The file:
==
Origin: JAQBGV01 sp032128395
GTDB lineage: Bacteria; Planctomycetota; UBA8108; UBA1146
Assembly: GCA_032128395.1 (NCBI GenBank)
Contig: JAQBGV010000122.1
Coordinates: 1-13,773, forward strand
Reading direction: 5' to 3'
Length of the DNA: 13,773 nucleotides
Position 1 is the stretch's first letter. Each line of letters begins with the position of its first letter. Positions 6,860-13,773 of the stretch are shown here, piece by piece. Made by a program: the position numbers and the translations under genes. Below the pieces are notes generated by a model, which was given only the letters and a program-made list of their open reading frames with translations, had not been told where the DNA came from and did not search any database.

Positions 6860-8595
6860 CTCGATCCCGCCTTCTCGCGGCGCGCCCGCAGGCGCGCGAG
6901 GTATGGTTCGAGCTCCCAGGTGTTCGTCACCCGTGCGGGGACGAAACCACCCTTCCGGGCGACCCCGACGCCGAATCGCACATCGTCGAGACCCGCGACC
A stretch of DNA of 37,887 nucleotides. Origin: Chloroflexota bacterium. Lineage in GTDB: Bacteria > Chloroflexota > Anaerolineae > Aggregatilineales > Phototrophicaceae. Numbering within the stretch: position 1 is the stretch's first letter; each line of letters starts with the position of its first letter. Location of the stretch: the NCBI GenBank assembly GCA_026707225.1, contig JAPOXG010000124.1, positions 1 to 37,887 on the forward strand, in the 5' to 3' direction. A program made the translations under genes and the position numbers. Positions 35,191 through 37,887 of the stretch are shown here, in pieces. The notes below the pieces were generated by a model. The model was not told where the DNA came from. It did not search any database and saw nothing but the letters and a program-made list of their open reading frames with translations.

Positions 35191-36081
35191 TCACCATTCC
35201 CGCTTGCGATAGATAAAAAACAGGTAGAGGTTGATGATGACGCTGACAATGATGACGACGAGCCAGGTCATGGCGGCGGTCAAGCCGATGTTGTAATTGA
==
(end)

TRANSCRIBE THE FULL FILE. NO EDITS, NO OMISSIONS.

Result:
Origin: JAQBGV01 sp032128395
GTDB lineage: Bacteria; Planctomycetota; UBA8108; UBA1146
Assembly: GCA_032128395.1 (NCBI GenBank)
Contig: JAQBGV010000122.1
Coordinates: 1-13,773, forward strand
Reading direction: 5' to 3'
Length of the DNA: 13,773 nucleotides
Position 1 is the stretch's first letter. Each line of letters begins with the position of its first letter. Positions 6,860-13,773 of the stretch are shown here, piece by piece. Made by a program: the position numbers and the translations under genes. Below the pieces are notes generated by a model, which was given only the letters and a program-made list of their open reading frames with translations, had not been told where the DNA came from and did not search any database.

Positions 6860-8595
6860 CTCGATCCCGCCTTCTCGCGGCGCGCCCGCAGGCGCGCGAG
6901 GTATGGTTCGAGCTCCCAGGTGTTCGTCACCCGTGCGGGGACGAAACCACCCTTCCGGGCGACCCCGACGCCGAATCGCACATCGTCGAGACCCGCGACC
A stretch of DNA of 37,887 nucleotides. Origin: Chloroflexota bacterium. Lineage in GTDB: Bacteria > Chloroflexota > Anaerolineae > Aggregatilineales > Phototrophicaceae. Numbering within the stretch: position 1 is the stretch's first letter; each line of letters starts with the position of its first letter. Location of the stretch: the NCBI GenBank assembly GCA_026707225.1, contig JAPOXG010000124.1, positions 1 to 37,887 on the forward strand, in the 5' to 3' direction. A program made the translations under genes and the position numbers. Positions 35,191 through 37,887 of the stretch are shown here, in pieces. The notes below the pieces were generated by a model. The model was not told where the DNA came from. It did not search any database and saw nothing but the letters and a program-made list of their open reading frames with translations.

Positions 35191-36081
35191 TCACCATTCC
35201 CGCTTGCGATAGATAAAAAACAGGTAGAGGTTGATGATGACGCTGACAATGATGACGACGAGCCAGGTCATGGCGGCGGTCAAGCCGATGTTGTAATTGA